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Alluvial Rivers
• Erodible channel boundaries
(alluvial banks and bed)
• Transport Capacity ≤
Sediment Supply
• Storage can be quite high
• Input ≥ Output
Importance of alluvial rivers
– Provide water and
nutrients for
– Provide habitat to
diverse flora and
– Provide routes for
– Provide recreation
– Provide electricity
Bankfull Discharge
Bankfull Discharge
Typically bankfull discharge equates
to a roughly 2-year recurrence
interval flow.
Channel Patterns
Three basic mappattern forms of
• Straight
• Meandering
• Braided
Straight channels are rare.
•Straight channels form where streams are confined by
topography or follow geologic structures.
•Generally mountains streams.
Streams generally erode on outer (cut) banks
where velocity is greatest, and deposit on the
inner sides of bends where velocity is slower.
Meanders tend to grow as the flow erodes the banks,
favoring development of meandering channels.
Meandering Channels
Meandering channels
Loops or meanders form as stream erodes its
Erosion takes place on the cut bank, which is the
outside loop of the meander.
Deposition takes place on the point bar, which is
on the inside loop of the meander.
Meandering channels
Change their channel course gradually
Create floodplains wider than the
– Very Fertile soil
– Subjected to seasonal flooding
Meandering channels
Cut Banks
Point Bars
• Meandering streams often characterized by large
loopy bends across their floodplains.
• Meanders occur most commonly in channels that
lie in fine-grained stream sediments and have
gentle gradients.
Growing meanders can intersect each other and cut
off a meander loop, forming an oxbow lake.
Old channels abandoned as a river
meanders across its floodplain form
Oxbow lake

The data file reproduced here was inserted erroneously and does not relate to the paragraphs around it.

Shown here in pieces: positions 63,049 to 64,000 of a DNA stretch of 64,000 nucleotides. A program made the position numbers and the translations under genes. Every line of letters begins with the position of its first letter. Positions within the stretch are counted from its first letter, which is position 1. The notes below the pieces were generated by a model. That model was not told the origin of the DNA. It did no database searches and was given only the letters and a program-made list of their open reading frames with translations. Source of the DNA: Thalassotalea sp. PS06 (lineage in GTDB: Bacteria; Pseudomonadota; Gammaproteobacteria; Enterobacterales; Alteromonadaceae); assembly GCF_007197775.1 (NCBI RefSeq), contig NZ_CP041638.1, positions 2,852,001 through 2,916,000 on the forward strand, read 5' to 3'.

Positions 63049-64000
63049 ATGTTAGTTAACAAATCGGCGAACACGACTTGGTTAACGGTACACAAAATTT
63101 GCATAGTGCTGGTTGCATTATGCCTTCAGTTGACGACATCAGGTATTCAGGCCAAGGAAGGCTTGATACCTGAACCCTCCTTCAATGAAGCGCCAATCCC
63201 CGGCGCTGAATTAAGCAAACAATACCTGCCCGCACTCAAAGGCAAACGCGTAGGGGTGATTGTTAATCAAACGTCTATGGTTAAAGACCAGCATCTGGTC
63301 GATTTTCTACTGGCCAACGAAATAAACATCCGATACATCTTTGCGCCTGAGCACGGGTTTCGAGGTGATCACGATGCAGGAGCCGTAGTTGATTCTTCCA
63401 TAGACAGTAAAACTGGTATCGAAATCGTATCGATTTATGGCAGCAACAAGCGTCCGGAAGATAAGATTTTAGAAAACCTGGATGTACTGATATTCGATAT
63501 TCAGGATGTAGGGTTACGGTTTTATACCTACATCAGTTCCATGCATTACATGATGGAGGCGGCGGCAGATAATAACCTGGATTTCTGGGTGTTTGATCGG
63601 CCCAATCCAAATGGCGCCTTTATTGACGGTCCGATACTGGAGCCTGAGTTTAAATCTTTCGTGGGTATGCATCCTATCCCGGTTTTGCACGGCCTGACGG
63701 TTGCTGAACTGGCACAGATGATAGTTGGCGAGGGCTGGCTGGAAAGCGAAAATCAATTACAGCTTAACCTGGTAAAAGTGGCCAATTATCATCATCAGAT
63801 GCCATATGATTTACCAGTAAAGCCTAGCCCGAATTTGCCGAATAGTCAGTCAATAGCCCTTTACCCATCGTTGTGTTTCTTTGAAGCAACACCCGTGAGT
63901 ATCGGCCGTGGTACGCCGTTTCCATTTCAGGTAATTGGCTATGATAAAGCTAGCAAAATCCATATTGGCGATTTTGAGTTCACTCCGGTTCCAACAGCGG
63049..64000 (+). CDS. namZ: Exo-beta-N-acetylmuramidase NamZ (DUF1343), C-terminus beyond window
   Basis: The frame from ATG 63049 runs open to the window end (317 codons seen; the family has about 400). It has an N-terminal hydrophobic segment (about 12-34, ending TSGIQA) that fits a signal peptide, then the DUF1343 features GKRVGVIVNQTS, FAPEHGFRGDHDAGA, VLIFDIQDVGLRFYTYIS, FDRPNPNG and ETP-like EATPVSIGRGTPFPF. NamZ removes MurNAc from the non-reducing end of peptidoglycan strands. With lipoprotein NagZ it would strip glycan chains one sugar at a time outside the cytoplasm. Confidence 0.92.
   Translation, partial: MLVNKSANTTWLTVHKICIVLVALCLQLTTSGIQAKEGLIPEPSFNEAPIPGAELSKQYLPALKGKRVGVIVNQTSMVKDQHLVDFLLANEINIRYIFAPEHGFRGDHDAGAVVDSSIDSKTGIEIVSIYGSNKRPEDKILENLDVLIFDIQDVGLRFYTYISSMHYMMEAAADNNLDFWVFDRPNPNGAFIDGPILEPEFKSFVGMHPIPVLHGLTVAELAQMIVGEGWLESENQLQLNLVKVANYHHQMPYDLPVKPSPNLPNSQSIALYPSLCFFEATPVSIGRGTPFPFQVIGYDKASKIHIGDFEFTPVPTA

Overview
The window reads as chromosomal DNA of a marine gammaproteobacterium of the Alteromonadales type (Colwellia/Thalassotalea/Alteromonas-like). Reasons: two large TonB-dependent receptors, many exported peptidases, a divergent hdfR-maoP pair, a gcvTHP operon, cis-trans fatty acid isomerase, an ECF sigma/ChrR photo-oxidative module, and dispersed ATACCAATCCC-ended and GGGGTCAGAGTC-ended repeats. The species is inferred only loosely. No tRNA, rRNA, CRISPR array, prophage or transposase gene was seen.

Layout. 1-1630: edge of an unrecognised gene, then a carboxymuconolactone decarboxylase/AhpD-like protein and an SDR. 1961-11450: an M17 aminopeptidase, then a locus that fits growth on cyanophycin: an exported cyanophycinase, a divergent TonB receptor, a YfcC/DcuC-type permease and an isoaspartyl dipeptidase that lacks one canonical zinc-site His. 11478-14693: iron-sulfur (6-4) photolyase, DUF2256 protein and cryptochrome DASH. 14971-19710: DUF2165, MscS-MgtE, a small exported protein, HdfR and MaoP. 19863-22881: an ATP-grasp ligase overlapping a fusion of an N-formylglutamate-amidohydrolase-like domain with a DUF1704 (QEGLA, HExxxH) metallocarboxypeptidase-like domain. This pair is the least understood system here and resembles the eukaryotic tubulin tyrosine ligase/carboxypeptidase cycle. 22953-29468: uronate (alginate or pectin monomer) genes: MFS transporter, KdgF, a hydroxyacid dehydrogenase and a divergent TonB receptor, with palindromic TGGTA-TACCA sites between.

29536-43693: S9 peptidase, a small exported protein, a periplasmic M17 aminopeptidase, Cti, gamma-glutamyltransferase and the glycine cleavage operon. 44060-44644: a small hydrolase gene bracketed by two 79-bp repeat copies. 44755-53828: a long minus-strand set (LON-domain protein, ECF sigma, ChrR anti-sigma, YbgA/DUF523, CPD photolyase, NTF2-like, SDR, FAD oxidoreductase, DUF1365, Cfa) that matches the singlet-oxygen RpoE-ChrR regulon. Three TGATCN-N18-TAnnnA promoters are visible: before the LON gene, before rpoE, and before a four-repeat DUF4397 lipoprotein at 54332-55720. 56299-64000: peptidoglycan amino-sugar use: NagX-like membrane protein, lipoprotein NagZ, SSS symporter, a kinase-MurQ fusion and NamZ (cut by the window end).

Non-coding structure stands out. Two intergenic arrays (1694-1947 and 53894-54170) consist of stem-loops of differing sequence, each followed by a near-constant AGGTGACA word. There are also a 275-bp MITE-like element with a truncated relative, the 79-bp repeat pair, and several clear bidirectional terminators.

Meander “train” = belt of meandering
Owens River, CA
Sacramento River, CA
Note old meanders
Owens River, CA
Sacramento River, CA
Meander “train” = belt of meandering
Meander belt
Meander belt
Channel migration zone = area across
which the river is prone to move.
Formation of Meanders
Pool - riffle sequence
Riffle to riffle = 5 - 7 channel widths
Riffles, pools, and cascades
Riffles and pools alternate in somewhat
predictable patterns
Holden Crater, Mars
Braided Channels
Many converging and diverging streams separated
by gravel bars (or sand bars).
Braided Streams
High sediment load
Anastamosing channels
Constantly changing course
Floodplain completely occupied by channels
Many small islands called mid-channel bars
Usually coarse sand and gravel deposits.
Braided Channels
• If a stream is unable to move all the available load,
it tends to deposit the coarsest sediment as a bar
that locally divides the flow.
• Braided channels tends to form in streams having
highly variable discharge, easily erodible banks,
and/or a high sediment load.
Braided Channels
• Glacial streams generally
are braided because:
– The discharge varies
both daily and
– The glacier supplies
the stream with large
quantities of
• Braided channels clog themselves with sediment,
so channels always shifting
• Generally in streams near mountain fronts
Braided Streams
Variability in river systems
• Four dimensions:
– Longitudinal
– Lateral
– Vertical
– Time
The four dimensions of a
stream system
Variation in time and space
The shape, size and content of a river are
constantly changing, forming a close and
mutual interdependence between the river
and the land it traverses.
Sinuosity: Gradient and substrate
• Big meanders
– low gradient
– fine substrates
• Small meanders
– high gradient
– coarse
Longitudinal Profile of Mountain Rivers
Channel type
A. Cascade
B. Step-pool
C. Plane-bed
D. Pool & riffle
E. Dune – ripple
Colluvial Channels
Small headwater
channels at the tips of
the channel network
where sediment
transport is dominated
by landslide processes.
Cascade Channels
The steepest of
mountain channels,
characterized by
tumbling flow around
individual boulders;
streambed structure.
Step-Pool Channels
Channels displaying
accumulations of
coarse sediment that
forms a sequence of
Plane-Bed Channels
Channels lacking welldefined bedforms and
instead displaying long
reaches lacking pools.
Pool-Riffle Channels
The most common
mountain river
characterized by
alternating sequence
of pools and bars.
Longitudinal Profile of Mountain Rivers

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